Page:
The epic tale of the University of Wisconsin LaCrosse Printmaking Program. The Printmaking program is directed by Joel Elgin and features the odd collection of the many PrintFools who enroll, print and exist from semester to semester in the Shop of Tears.

Friday, April 09, 2010

William Blake

Follow all the links PrintFools - learn secrets. Be ready this week for the Root Note exhibit and for Beth's exhibit (more on this in class)

Nebuchadnezzar, 1795


Blake and LosVersion:


Blake Links to follow (check the title post as well)

http://news.bbc.co.uk/2/hi/8451731.stm


http://18thcenturyart.suite101.com/article.cfm/artist_and_engraver_william_blake


25 comments:

Kaitlynn said...

Willaim Blake is a badass. It's pretty amazing to be the dude who invented relief printing. Also, I am really impressed and inspired by what he did with watercolor and stitching the prints together...sounds like a fantastic book to me. The Marriage of Heaven and Hell is my favorite one on the bbc site. He depicts muscles and bones in this really very soft way, yet the print is one of a sort of terror, by the looks of the faces in the folks.

I will also add that I have never been the first to comment before.

Boo-yah.

Maddy Grimmer said...

I think its amazing that William Blake's etchings were put up for sale by a man who bought them at a secondhand book sale. Wow, creating relief etching, quite an accomplishment! I can defiantly relate to his notorious habit of taking years to complete work due to he repeated corrections. But three years on one plate is inspiring. His etchings are almost unsettling to look at...i'm not sure what it is but they are still very intriguing.

Britt Vogt said...

Incredibly volumetric figures really dominate his plates. Nicely done. I also find it interesting how the people he chose to surround himself with influcenced his work- feminists, and the article refers that "his house was a renouned meeting place for intellectuals and rebels of the time"

One more thing that struck me was how the third article talked about that his most original works were achieved when he blended text and images in a highly personal way. Lesson to be learned there.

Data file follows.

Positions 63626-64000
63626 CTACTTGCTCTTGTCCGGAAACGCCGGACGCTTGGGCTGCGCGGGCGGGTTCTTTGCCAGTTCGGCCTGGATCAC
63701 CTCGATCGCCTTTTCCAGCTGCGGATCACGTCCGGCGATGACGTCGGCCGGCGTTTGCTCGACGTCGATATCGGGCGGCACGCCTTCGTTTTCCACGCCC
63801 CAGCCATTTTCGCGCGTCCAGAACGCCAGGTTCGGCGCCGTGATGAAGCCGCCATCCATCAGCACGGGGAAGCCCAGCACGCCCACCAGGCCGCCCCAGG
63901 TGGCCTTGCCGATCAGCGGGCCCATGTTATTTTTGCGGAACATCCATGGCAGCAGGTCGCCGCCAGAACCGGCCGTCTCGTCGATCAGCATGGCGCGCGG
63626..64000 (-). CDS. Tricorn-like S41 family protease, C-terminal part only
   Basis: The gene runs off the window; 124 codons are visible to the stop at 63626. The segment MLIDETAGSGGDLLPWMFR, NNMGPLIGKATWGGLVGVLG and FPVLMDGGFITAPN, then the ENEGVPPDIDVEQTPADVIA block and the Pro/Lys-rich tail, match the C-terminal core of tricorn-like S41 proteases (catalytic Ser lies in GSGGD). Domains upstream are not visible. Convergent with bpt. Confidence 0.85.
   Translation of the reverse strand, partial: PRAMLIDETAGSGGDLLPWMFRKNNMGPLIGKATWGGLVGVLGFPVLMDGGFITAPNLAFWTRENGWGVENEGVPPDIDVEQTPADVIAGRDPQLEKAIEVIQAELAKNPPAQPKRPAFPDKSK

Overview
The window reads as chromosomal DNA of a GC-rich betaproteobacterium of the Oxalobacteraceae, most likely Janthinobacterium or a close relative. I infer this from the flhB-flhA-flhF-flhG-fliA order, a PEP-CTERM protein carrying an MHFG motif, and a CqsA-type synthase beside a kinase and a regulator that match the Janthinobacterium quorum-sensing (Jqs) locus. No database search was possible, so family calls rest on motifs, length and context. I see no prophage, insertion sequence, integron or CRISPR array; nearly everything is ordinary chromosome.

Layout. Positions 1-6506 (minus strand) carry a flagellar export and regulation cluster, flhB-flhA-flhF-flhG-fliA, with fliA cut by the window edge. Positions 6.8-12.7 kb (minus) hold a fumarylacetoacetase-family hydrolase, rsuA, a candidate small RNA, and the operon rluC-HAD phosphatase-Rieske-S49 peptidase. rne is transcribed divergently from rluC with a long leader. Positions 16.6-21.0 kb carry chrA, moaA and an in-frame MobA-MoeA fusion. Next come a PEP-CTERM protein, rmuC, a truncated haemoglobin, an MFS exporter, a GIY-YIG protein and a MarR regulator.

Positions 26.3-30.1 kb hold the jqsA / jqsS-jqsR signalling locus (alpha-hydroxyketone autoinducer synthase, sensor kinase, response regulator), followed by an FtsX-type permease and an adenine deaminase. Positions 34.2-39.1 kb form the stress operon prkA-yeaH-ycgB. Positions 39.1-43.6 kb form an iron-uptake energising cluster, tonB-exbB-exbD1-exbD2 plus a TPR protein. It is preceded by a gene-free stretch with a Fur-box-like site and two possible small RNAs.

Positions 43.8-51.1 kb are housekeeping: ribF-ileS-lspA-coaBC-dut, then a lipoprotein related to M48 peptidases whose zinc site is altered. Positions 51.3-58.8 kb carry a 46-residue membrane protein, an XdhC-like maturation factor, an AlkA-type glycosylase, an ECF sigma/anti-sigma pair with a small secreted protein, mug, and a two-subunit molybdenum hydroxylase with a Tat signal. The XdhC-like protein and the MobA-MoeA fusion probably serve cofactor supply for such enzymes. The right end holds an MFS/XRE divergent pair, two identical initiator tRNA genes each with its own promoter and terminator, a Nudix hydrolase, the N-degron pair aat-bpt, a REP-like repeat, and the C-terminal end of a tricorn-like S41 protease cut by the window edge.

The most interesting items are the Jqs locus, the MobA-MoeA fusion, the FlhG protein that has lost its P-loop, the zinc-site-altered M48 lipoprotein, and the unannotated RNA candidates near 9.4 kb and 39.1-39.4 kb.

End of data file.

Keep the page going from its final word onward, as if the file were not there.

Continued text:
EllieRose said...

It's pretty much my favorite thing when the right people find themselves together and scheming ensues. Sounds like his shop was the place for that. I think I like him more for having read that he did make mistakes. More accessible.

Jessalyn said...

What a crazy cool dude. I love the fact that his idea for his new etching process came to him in a vision when his brother died. I believe that is proof that their may be some black magic or maybe white magic in intaglio too. His content is appealing, it draws you in. He puts so much emotion inside of them that they are hard to ignore.

BabyTiegs said...

I also find him to be even more relatable, and perhaps even more of a badass, because it was mentioned that he made mistakes and managed to triumph over them.
His art reminds me a lot of Goya's darker works like "Saturn". It's very compelling and yet unsettling to look at.

Jaime said...

What I love about his work is the great sense of emotion you get out of the figures. You look at their face and you feel the pain or saddness that each one is trying to provoke. The texture that he uses in his prints is also very impressing; the deepness of the line gives you an even more of an emotional respond.

Nate S said...

Sounds like a pretty solid dude. A little pretentious to try vigorously to cover up any mistakes you made, everyone makes them, it's kinda what makes art for me. None the less, real bad ass to create a new style of printing, and i suppose a little pretentiousness is allowed when you produce work like that.

Bethany said...

Badass.
The first print of Nebuchadnezza is kinda creepy, but none the less still badass. The second print reminds me of a very sexual painting that is on the wall of legends, just saying. He depicts the human form with raging muscles very idealistically. His prints are very much filled with movement.

Mallory_Heesch said...

!!! This really stood out to me !!!
"Blake’s most original artworks are prints in which he blends text and imagery in a highly personal way.

He recreated the medieval illuminated manuscripts in a way never done since. In his mind, he never separated the poetry from the art: text and design are completely integrated into what he called “illuminated printing.” He created what he called illuminated books by this process of illuminated printing".

It's really cool to see how he also used text combined with his imagery. It gives the artwork a richness with the integration of his poetry.